Casually in your conversations, refer to the stories you read together with comments such as “It’s like that rabbit that we read about in that story, remember? When he couldn’t get out of his home?”. This will help your child make their reading experience more valuable and relatable and learn to enrich their personal life with the things they learned about, or just experienced through the book.
7. Write A Special Message
When giving your child a book as a gift, write a special message on the inside, sharing with them how much you look forward to sharing this book with them, or how proud you are that they are reading so much or so well. This will strengthen the bond between the two of you and make the habit of reading even more enjoyable for them.
When my son was born, my sister bought her favorite book for him. She wrote a message inside, telling him she hoped he would love the book as much as she did when she was little. What a treasure for your child to have your family’s favourite books in their collection, all with a personal dedication!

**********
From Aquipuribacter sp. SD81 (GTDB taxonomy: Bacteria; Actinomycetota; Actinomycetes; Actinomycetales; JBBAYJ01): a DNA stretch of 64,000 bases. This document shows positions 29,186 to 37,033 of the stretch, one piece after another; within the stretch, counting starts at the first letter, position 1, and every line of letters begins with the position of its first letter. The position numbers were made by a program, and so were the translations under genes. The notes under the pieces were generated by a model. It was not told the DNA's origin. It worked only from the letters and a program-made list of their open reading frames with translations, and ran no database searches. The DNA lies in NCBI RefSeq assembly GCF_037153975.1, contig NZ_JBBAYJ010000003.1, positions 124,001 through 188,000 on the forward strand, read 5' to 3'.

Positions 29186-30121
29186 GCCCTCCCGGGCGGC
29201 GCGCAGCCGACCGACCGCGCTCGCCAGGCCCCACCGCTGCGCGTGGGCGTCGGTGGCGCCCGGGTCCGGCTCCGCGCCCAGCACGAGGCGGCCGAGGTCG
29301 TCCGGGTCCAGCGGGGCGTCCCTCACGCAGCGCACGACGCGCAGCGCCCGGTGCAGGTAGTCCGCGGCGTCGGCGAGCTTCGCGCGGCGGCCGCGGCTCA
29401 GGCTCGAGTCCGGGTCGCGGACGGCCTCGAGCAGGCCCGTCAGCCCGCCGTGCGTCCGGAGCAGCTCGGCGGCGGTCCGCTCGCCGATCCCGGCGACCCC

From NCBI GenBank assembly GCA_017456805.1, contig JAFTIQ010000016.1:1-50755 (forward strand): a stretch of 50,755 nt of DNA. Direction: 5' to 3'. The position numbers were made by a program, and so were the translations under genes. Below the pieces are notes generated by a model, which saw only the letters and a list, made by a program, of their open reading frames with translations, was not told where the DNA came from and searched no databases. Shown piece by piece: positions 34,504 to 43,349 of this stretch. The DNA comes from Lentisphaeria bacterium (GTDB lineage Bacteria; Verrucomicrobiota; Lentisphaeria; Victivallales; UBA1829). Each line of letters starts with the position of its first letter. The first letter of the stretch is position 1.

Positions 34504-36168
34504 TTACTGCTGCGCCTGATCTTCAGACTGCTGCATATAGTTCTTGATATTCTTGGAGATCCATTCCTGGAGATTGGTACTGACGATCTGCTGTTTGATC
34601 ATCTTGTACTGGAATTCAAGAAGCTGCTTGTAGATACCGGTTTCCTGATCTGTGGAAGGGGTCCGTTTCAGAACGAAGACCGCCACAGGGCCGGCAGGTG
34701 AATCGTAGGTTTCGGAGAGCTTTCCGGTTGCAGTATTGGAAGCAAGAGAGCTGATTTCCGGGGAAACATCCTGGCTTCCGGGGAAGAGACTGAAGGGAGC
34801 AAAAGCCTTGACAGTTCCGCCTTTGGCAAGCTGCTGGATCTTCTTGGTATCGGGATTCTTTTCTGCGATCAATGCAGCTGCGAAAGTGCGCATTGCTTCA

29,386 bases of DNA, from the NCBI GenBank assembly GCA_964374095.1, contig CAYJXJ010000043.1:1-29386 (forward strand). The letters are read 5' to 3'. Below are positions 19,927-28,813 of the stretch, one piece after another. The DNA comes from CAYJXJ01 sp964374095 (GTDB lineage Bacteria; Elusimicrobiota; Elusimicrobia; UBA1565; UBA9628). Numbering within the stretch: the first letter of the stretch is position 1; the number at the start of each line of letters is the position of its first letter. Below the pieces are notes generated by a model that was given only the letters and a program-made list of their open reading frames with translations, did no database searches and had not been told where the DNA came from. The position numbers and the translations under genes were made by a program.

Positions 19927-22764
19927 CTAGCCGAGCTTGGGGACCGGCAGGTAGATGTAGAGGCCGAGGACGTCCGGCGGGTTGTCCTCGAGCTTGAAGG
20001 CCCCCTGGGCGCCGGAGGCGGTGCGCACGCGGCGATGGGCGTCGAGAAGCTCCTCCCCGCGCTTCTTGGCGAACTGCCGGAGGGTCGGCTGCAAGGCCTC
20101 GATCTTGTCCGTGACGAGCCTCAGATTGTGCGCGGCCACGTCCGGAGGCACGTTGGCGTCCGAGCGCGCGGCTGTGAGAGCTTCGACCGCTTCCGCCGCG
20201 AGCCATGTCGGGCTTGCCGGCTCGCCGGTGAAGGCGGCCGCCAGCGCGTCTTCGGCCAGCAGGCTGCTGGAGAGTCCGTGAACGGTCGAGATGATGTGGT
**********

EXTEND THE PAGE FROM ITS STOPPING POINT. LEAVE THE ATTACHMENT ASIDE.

8. Read in Front of Your Child
Children learn by example. Take the time to cozy up and read at home every so often, a book that you really enjoy reading, or even the newspaper. Children will see reading as a part of life and will tend to do the same. If you enjoy reading, they will learn to enjoy reading just by watching you.
9. Share Your Books with Them